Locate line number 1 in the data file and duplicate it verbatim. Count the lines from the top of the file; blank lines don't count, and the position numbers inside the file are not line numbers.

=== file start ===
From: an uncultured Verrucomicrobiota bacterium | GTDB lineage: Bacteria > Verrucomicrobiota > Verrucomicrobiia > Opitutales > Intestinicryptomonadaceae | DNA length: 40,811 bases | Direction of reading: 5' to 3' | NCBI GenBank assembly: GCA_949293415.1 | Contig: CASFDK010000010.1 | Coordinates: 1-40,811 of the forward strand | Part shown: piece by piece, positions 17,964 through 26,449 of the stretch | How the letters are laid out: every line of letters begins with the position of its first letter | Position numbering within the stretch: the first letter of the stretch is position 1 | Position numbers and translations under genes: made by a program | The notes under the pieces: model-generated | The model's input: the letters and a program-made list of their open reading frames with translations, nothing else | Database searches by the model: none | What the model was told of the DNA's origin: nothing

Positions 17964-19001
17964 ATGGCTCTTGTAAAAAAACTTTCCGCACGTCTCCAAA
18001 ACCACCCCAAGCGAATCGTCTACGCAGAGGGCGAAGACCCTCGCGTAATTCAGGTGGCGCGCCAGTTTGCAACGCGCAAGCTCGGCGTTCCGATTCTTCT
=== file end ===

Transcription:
From: an uncultured Verrucomicrobiota bacterium | GTDB lineage: Bacteria > Verrucomicrobiota > Verrucomicrobiia > Opitutales > Intestinicryptomonadaceae | DNA length: 40,811 bases | Direction of reading: 5' to 3' | NCBI GenBank assembly: GCA_949293415.1 | Contig: CASFDK010000010.1 | Coordinates: 1-40,811 of the forward strand | Part shown: piece by piece, positions 17,964 through 26,449 of the stretch | How the letters are laid out: every line of letters begins with the position of its first letter | Position numbering within the stretch: the first letter of the stretch is position 1 | Position numbers and translations under genes: made by a program | The notes under the pieces: model-generated | The model's input: the letters and a program-made list of their open reading frames with translations, nothing else | Database searches by the model: none | What the model was told of the DNA's origin: nothing